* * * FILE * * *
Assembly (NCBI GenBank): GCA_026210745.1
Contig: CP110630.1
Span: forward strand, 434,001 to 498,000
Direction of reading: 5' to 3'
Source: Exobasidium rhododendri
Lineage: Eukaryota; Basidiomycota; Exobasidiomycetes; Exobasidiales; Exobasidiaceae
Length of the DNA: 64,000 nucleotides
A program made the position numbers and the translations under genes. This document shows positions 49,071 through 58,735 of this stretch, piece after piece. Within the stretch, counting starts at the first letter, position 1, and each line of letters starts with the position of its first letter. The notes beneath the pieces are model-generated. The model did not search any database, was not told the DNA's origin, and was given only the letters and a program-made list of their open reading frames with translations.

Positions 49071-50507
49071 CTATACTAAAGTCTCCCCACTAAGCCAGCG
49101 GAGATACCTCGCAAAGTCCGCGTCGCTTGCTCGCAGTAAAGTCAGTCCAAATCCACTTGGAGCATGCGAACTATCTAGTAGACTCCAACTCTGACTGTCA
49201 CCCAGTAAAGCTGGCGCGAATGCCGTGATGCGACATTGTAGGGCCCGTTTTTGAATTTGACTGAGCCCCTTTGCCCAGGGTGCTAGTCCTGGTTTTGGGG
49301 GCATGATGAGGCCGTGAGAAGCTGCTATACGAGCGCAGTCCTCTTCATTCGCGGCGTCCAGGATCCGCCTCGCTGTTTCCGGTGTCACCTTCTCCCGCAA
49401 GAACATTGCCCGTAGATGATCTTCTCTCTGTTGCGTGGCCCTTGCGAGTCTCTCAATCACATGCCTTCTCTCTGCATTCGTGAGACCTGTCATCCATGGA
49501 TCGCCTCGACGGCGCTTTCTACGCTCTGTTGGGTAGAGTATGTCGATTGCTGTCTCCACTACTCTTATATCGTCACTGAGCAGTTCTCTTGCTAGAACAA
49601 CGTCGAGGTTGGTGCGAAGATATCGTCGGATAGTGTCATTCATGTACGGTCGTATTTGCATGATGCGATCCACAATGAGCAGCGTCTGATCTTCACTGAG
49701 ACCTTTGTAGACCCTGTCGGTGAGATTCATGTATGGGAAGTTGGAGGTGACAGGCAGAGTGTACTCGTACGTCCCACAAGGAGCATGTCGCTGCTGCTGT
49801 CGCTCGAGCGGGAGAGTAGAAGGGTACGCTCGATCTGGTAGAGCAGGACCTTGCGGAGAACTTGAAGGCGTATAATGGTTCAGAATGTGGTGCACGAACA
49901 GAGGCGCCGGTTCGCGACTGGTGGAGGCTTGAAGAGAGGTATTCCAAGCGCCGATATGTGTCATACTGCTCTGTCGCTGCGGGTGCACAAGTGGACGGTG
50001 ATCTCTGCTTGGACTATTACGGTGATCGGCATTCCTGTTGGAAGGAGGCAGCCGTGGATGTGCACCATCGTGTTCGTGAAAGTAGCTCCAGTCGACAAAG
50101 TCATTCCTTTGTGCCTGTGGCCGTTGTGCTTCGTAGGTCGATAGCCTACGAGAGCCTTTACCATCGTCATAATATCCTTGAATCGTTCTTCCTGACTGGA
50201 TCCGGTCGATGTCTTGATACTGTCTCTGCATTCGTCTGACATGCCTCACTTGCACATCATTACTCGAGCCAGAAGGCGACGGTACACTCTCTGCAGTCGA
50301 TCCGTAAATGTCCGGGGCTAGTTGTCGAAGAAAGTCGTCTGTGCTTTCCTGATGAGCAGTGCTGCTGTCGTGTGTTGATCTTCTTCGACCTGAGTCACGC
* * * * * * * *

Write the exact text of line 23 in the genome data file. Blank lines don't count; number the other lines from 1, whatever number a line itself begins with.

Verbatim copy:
50301 TCCGTAAATGTCCGGGGCTAGTTGTCGAAGAAAGTCGTCTGTGCTTTCCTGATGAGCAGTGCTGCTGTCGTGTGTTGATCTTCTTCGACCTGAGTCACGC